Foreign investors targeted by government for mass cotton production are reluctant to invest in the venture unless Kenya reverses the ban on GMO products.
Industrialisation Principal Secretary Wilson Songa said the firms have agreed to commit to the multibillion shilling venture if allowed to grow cotton using biotechnology.
Kenya has restrictions on GM products that have locked out major exporters including South Africa from the local market, which faces frequent shortages of agro-based products.
The dispute looks set to delay the planned Textile City, which was to be fed by cotton from the foreign investors, and may defer planned entry of global fashion houses Calvin Klein, Timberland and Tommy Hilfiger that were eyeing space in the special economic zone.
“The investors that we have had discussions with say they are ready to invest in the country’s cotton industry but only if the existing ban on GMO is lifted,” said Dr Songa.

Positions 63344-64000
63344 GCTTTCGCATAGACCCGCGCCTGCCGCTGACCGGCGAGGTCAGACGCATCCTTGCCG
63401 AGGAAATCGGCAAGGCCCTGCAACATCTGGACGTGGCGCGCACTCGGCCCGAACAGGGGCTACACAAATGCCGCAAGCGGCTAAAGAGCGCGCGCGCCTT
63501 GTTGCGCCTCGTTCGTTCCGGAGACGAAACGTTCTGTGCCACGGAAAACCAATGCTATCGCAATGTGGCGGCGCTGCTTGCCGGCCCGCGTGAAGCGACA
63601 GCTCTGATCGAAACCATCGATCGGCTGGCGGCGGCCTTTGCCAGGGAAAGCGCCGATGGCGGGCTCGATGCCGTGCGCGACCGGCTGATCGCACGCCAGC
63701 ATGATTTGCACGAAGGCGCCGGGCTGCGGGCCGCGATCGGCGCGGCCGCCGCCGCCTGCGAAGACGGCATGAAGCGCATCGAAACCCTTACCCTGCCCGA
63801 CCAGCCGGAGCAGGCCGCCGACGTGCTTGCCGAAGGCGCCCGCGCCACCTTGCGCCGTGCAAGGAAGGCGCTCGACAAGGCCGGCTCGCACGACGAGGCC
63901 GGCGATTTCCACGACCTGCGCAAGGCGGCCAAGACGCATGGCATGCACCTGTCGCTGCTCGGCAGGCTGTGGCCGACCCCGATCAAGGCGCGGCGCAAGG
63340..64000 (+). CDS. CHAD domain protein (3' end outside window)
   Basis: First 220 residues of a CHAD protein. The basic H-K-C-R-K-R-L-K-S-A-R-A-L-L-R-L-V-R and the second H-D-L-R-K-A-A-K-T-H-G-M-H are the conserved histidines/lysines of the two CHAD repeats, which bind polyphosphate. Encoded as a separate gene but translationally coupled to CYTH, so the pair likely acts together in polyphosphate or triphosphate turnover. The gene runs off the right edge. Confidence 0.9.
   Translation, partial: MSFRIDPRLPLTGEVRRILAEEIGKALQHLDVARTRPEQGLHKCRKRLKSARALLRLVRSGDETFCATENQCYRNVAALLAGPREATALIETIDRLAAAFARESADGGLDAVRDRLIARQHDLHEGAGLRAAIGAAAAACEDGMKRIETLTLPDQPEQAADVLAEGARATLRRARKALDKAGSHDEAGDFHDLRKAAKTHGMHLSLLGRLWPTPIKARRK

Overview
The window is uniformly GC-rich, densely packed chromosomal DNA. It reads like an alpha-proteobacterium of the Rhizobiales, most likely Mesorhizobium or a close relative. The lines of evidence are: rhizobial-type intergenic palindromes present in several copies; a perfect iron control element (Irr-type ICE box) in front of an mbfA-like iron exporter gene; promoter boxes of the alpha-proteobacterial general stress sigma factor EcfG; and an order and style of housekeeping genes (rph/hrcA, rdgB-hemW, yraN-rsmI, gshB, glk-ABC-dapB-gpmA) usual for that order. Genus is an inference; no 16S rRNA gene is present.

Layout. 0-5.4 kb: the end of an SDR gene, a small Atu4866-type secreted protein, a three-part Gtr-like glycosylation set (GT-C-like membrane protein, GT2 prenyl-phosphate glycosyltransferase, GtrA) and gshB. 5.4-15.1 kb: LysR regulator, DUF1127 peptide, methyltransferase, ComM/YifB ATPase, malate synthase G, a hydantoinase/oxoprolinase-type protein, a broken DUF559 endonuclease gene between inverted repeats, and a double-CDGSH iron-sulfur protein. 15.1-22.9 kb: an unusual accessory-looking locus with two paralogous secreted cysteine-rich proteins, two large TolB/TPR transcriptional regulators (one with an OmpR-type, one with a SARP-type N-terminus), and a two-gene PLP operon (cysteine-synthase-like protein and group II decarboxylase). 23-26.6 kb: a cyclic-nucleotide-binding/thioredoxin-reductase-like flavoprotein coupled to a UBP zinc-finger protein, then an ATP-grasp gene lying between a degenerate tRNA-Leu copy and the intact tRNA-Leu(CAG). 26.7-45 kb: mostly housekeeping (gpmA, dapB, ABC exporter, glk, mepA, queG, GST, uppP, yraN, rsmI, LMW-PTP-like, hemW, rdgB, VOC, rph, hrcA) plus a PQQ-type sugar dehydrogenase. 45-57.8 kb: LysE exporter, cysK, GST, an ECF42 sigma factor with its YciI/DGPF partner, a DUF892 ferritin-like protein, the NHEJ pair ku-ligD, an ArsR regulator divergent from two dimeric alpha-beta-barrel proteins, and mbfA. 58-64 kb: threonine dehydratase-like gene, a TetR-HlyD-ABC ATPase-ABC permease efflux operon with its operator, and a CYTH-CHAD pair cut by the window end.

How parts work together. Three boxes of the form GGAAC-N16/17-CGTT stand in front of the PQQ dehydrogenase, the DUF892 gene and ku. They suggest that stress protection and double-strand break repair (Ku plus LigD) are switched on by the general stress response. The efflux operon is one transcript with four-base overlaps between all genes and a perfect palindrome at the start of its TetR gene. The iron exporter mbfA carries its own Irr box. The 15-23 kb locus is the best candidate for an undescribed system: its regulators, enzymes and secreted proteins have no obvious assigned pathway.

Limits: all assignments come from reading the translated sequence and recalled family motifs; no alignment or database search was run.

He added that the bulk of the cotton farms were targeted at the Galana irrigation scheme—a state driven plan to put more than a million acres of land under irrigation.
Last year, representatives of Jiangsu Lianfa Textile Company of China said the firm was keen on large scale cotton farming.
They were in talks for the State to offer them 50,000 hectares of land for cotton farming and additional space to construct a textile factory.
The ban on GMOs in the country was made in 2012 when a task force formed by then minister for Public Health Beth Mugo declared that the foods were not safe for consumption, basing the decision on earlier studies that linked the crop to cancerous tumours in rats.
But a global scientific journal retracted an article that it had published earlier that linked genetically modified food to cancer, prompting journalists to call for the lifting of the ban.
The report of task force that had been mandated to advise the government on whether the ban on GMO should be lifted or not is yet to be made public months after it was revived by the government.
The textile city targets to attract at least 100 investment firms and create more than 200,000 sustainable textile jobs by December 2016, Mr Songa said.